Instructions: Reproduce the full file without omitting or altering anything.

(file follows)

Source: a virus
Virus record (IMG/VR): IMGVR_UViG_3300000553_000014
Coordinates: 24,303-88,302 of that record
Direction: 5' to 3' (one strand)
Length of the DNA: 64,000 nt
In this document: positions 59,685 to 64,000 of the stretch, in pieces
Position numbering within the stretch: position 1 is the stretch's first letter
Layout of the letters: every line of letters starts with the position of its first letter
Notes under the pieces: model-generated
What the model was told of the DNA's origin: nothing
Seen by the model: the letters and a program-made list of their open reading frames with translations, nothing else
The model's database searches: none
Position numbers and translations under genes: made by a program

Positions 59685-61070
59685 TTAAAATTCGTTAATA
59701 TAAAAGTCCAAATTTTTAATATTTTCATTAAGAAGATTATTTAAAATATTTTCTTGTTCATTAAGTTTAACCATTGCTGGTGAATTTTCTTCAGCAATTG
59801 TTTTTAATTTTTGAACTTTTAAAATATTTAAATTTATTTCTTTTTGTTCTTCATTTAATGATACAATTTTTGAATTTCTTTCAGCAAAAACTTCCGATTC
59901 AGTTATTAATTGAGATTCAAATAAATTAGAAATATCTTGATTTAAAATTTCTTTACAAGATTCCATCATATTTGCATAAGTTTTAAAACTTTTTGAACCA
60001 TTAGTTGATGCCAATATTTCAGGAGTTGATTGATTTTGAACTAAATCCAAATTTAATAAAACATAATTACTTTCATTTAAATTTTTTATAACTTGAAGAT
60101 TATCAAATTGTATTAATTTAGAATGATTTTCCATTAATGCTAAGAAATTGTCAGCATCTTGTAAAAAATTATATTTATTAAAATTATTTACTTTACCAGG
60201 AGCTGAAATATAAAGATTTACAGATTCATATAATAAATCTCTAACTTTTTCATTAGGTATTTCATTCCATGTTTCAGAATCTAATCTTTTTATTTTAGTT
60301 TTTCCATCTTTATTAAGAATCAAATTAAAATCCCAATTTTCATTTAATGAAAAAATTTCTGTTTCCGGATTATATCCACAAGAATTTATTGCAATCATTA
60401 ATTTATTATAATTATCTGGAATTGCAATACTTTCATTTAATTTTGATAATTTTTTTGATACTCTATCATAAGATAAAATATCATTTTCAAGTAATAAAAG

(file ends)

Source: a virus
Virus record (IMG/VR): IMGVR_UViG_3300000553_000014
Coordinates: 24,303-88,302 of that record
Direction: 5' to 3' (one strand)
Length of the DNA: 64,000 nt
In this document: positions 59,685 to 64,000 of the stretch, in pieces
Position numbering within the stretch: position 1 is the stretch's first letter
Layout of the letters: every line of letters starts with the position of its first letter
Notes under the pieces: model-generated
What the model was told of the DNA's origin: nothing
Seen by the model: the letters and a program-made list of their open reading frames with translations, nothing else
The model's database searches: none
Position numbers and translations under genes: made by a program

Positions 59685-61070
59685 TTAAAATTCGTTAATA
59701 TAAAAGTCCAAATTTTTAATATTTTCATTAAGAAGATTATTTAAAATATTTTCTTGTTCATTAAGTTTAACCATTGCTGGTGAATTTTCTTCAGCAATTG
59801 TTTTTAATTTTTGAACTTTTAAAATATTTAAATTTATTTCTTTTTGTTCTTCATTTAATGATACAATTTTTGAATTTCTTTCAGCAAAAACTTCCGATTC
59901 AGTTATTAATTGAGATTCAAATAAATTAGAAATATCTTGATTTAAAATTTCTTTACAAGATTCCATCATATTTGCATAAGTTTTAAAACTTTTTGAACCA
60001 TTAGTTGATGCCAATATTTCAGGAGTTGATTGATTTTGAACTAAATCCAAATTTAATAAAACATAATTACTTTCATTTAAATTTTTTATAACTTGAAGAT
60101 TATCAAATTGTATTAATTTAGAATGATTTTCCATTAATGCTAAGAAATTGTCAGCATCTTGTAAAAAATTATATTTATTAAAATTATTTACTTTACCAGG
60201 AGCTGAAATATAAAGATTTACAGATTCATATAATAAATCTCTAACTTTTTCATTAGGTATTTCATTCCATGTTTCAGAATCTAATCTTTTTATTTTAGTT
60301 TTTCCATCTTTATTAAGAATCAAATTAAAATCCCAATTTTCATTTAATGAAAAAATTTCTGTTTCCGGATTATATCCACAAGAATTTATTGCAATCATTA
60401 ATTTATTATAATTATCTGGAATTGCAATACTTTCATTTAATTTTGATAATTTTTTTGATACTCTATCATAAGATAAAATATCATTTTCAAGTAATAAAAG